program is also in the works for the San Diego campus. Having an advanced degree is becoming increasingly necessary in upper levels of our industry.
Q. Given the popularity of the Food Network and the celebrity status that many chefs have attained over the past few years, have you seen any of that have an affect on incoming students and what are your methods of grounding them in the reality of the business?
A. The school just completed construction on a brand new kitchen to accommodate the numbers of students coming in, thanks in part to food media and celebrity chefs. Even though we appreciate the success of the program, our instructors are quick to dispel the myths of quick fame, stressing that years of hard work and dedication lie ahead. You are not necessarily a chef when you get out of culinary school, but just better prepared to get there. It is obvious that the role and perception of chef has really changed in the last decade. My grandmother worked in restaurants for 40 years and cried when I told her I was going to culinary school after getting a degree in English. She couldn’t understand why it was becoming the desirable career choice that it is today.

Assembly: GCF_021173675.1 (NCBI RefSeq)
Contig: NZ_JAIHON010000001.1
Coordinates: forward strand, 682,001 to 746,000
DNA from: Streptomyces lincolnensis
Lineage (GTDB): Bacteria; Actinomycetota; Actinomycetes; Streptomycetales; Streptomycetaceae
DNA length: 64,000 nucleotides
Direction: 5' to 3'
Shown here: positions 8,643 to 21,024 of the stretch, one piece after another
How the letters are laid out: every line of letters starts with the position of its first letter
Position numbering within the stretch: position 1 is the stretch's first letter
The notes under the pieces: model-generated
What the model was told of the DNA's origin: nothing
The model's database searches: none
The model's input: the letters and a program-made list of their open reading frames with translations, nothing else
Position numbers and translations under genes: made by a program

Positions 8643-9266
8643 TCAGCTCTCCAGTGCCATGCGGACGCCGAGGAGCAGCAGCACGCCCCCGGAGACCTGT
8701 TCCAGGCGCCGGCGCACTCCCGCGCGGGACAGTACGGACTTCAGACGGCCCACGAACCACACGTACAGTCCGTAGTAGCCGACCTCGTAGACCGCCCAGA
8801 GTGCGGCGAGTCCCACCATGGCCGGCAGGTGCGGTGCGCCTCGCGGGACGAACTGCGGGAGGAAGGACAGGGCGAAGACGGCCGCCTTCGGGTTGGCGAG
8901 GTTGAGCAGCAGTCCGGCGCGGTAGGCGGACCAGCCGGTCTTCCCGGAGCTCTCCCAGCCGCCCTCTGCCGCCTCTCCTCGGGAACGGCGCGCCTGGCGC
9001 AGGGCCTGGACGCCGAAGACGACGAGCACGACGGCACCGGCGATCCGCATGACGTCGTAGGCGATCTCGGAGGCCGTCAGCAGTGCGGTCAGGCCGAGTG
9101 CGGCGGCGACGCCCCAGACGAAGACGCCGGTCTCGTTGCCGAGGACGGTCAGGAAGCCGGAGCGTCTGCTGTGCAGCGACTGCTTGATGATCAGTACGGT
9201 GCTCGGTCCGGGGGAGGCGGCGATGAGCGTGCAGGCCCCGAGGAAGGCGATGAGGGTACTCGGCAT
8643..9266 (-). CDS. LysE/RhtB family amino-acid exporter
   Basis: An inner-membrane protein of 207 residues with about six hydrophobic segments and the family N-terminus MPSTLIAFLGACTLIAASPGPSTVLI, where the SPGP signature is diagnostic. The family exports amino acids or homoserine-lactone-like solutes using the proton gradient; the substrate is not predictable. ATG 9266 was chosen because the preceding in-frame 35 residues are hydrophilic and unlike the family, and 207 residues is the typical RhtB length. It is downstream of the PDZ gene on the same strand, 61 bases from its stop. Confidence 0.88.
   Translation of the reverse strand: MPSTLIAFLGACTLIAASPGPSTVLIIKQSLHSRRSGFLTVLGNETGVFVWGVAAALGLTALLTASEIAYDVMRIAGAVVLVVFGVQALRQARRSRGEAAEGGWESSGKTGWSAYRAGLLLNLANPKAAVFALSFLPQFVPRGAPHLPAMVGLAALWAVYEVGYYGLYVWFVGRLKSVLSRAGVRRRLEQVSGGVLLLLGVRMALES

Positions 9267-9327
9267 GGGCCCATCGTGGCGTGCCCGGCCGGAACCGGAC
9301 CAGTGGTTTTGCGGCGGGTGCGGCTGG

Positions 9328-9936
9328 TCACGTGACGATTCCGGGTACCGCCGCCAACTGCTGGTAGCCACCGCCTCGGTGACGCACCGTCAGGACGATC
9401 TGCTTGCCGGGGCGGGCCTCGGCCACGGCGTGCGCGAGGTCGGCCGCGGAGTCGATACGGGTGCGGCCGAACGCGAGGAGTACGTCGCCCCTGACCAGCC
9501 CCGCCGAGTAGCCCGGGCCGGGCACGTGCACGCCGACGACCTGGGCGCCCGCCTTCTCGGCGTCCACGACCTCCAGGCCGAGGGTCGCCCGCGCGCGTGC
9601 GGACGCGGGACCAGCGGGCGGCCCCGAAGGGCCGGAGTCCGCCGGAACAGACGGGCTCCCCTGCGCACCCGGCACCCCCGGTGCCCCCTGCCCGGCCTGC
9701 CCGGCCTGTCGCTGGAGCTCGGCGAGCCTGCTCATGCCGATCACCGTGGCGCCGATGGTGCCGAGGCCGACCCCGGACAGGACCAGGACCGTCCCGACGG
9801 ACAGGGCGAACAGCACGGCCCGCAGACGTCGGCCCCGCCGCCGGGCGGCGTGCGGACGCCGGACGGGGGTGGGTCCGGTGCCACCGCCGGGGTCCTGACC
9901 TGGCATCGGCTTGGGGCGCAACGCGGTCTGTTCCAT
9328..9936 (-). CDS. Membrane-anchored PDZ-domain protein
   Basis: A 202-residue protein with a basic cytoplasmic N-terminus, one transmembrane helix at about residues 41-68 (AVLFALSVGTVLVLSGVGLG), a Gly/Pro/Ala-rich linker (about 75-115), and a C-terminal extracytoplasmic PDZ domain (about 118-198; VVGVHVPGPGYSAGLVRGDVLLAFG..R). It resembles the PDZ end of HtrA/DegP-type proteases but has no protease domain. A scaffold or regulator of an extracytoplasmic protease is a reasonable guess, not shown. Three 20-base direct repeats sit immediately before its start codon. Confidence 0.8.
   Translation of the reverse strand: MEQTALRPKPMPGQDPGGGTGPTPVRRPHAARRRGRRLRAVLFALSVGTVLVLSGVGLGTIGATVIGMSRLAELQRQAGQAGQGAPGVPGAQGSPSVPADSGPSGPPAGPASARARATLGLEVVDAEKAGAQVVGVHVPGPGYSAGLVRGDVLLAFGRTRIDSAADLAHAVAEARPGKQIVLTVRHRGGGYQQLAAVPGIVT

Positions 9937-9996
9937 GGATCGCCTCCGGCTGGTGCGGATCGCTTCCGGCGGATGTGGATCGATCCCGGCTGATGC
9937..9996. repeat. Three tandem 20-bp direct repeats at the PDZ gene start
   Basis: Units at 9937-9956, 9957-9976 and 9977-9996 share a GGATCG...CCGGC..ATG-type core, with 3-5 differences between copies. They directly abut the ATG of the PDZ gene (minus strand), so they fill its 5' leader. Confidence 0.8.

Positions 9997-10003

Q. Having spent some time with you and your students during their final exams where I sampled dishes that ranged from inspired to pedestrian at best, do you feel that, like good athletes, certain people are more naturally gifted with the talent and creativity to succeed as chefs?
A. Nature versus nurture. Art versus craft. Some people are gifted cooks and some are not. Even with this gift, it takes great time and effort to refine your techniques and learn about our vast food world. We teach the skills, discipline and professionalism needed to be successful, regardless of natural talent. Not everyone has to be the best chef in the finest restaurant.
Q. You have been on both sides now, working as a chef in some of San Diego’s finest restaurants and now as a chef instructor. What elements of being in the restaurant do you miss and others maybe not so much?
A. Leaving restaurants was a bit like leaving a cult. The lifestyle really gets in your blood. I still feel funny sitting on my back porch relaxing on a Friday night. Oddly, I miss the daily challenges of the industry, as painful as they could be at times. I also really miss creating and sending out plates that I am proud of and seeing the satisfaction on faces as they take the first bite. On the other hand, I love teaching and my schedule allows me much more time with my family, although I do still cook in private homes and with a few different caterers on the weekends.
Q. Having been a frequent guest on my Lick the Plate adventures, what restaurants have really stuck out in your mind and why?
A. I get excited about trying foods that are not in my usual repertoire. The adventurous Peruvian food at Qero or the udon noodles and undulating octopus balls at Yo-Me-Ya still linger in my memory. I feel like the food scene in San Diego is really improving.
For more information on the International Culinary School at The Art Institute of California, visit www.artinstitutes. edu/culinary-arts.aspx.